When you run your own business, the hours are rarely written in stone. And there’s nowhere this is more true than in the restaurant business. When your place of business is open around the clock, it’s important that as a manager, you’re able to motivate employees to work odd hours - at least occasionally.
In our previous post, we talked about ways to find the right audience for your odd shifts. But if you’re not looking to make a new hire, or you’re having trouble getting your current staff to help cover shifts that don’t fall within typical working hours, you might need consider additional ways to motivate them to work atypical hours. If you’re desperate enough to beg, check out our tips below for some more effective ways to motivate your employees to take the extra late (or super early) shift.
It’s easy to get into a routine at work, and for most people this is a good thing. It makes their days more predictable and efficient and ensures that their work is consistent and reliable. But not everyone works best in a routine. Sometimes offering new responsibilities and a change of pace is just what an employee needs to take pride in their work again.
Although most employees see off hours as less than ideal, there’s no doubt that the requirements and responsibilities of a different shift will be different than a staff member’s usual shift. The new challenges could be a great way for your employees to grow and learn. Framing up these shifts as a change of pace could help them see the benefit in jumping in and helping round out your schedule.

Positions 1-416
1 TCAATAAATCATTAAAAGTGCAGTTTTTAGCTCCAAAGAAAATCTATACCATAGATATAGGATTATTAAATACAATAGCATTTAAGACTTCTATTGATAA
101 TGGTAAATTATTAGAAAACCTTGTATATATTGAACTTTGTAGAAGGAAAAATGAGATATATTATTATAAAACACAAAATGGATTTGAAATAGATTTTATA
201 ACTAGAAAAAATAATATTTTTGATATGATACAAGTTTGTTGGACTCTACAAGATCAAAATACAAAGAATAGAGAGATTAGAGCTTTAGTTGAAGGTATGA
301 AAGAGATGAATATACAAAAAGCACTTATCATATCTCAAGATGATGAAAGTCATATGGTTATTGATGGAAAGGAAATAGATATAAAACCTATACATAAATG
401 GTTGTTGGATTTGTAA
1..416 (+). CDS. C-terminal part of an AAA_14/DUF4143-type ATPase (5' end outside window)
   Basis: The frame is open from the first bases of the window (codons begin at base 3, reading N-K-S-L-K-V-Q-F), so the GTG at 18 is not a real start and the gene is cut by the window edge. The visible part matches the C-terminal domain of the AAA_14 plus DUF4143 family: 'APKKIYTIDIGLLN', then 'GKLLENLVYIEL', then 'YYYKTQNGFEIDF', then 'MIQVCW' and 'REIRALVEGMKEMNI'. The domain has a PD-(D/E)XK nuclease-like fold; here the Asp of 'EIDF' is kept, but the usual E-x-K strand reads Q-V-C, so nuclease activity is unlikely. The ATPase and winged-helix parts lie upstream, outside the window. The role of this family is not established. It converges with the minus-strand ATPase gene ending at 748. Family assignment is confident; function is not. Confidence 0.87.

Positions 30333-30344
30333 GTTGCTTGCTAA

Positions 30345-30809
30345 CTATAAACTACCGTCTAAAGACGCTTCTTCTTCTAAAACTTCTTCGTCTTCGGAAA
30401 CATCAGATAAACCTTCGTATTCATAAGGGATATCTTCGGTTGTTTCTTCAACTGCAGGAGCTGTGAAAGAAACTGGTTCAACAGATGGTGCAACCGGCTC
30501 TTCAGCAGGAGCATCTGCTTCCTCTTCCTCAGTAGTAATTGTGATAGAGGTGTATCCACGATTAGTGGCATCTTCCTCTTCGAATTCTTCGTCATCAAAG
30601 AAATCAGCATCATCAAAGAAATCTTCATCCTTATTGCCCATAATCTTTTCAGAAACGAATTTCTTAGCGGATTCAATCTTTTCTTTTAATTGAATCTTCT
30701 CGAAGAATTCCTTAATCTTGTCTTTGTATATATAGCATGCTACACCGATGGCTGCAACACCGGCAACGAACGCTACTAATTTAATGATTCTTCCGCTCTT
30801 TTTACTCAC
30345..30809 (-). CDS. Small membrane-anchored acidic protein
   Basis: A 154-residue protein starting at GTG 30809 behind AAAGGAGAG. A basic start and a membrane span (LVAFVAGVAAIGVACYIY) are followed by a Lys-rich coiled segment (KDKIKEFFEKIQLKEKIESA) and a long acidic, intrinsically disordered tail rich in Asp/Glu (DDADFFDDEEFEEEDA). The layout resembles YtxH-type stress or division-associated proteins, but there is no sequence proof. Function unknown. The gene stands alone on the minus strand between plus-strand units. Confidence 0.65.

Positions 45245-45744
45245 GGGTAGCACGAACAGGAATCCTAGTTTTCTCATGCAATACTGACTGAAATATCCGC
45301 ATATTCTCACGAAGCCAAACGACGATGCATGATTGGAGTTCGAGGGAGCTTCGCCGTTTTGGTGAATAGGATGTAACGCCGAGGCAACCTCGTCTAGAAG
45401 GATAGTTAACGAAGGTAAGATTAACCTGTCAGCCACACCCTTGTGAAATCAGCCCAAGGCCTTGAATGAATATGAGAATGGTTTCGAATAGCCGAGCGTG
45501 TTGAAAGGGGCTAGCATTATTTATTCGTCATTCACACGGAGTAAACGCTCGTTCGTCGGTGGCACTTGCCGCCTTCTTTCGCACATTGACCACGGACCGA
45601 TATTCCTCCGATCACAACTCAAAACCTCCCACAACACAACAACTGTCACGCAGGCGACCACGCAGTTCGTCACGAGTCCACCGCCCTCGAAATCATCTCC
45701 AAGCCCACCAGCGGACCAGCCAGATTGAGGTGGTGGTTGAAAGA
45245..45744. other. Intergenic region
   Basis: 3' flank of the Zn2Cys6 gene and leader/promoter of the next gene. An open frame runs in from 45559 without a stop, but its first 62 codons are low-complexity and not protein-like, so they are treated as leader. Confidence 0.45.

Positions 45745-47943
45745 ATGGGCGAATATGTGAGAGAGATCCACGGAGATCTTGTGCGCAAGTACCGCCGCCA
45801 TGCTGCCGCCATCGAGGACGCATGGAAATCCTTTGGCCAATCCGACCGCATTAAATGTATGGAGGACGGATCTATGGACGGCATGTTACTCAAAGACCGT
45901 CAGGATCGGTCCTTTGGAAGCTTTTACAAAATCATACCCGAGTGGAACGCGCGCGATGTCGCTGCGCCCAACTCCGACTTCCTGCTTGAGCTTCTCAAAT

To do this, make a list of your employees’ typical duties per shift. Then make a list of the duties during the shift you need help with (the odd hours shift). As you compare the two lists, make note of any obvious places for growth, learning or improvement, and share those with each employee. It may be just the push they need to jump in and help.
The restaurant business is rarely slow - especially during typical shifts. One of the benefits of the odd-hour shift is that there’s often a slower period that allows your staff to catch up on the important (but sometimes overlooked) tasks that keep your business running smoothly. And in some cases, when all the work is finished, employees even have a chance to finish the “nice-to-do” list.
You can’t always promise it, but having a few moments of down time during a shift can be an appealing incentive for your staff. And while it’s probably not ok all the time, it’s ok to let your staff know that when they’ve completed their work for the evening (all of it!), that they’re free to tend to whatever they’d like: special projects they’ve wanted to help with, a little rest time, or even homework. Some employers are terrified to offer employees this level of freedom. But, often you’ll find that with some structure, it can be a great way to handle your off-hour shifts.
Try making a list of the essential tasks that need to be done in every shift - including the odd-hour ones. Then, make a “wish list” of things that could get done with a little more free time. When you share these lists with employees, let them know that when the lists are complete, they’re free to spend their time as they choose (within reason, of course).
As we’ve covered before, there are many ways to offer incentives to your employees - and compensation is just one of them. But the truth is, it’s a very compelling one when you’re looking for help with an off-hour shift that’s hard to fill.
One way to frame additional compensation for an odd hour shift is to offer a one-time bonus for signing on for several shifts. This way, you’re not tied to a higher hourly rate for each shift - but you show your employees that you understand the difficulty of working outside of typical hours.
How have you motivated your employees to work odd hours? Tell us in the comments!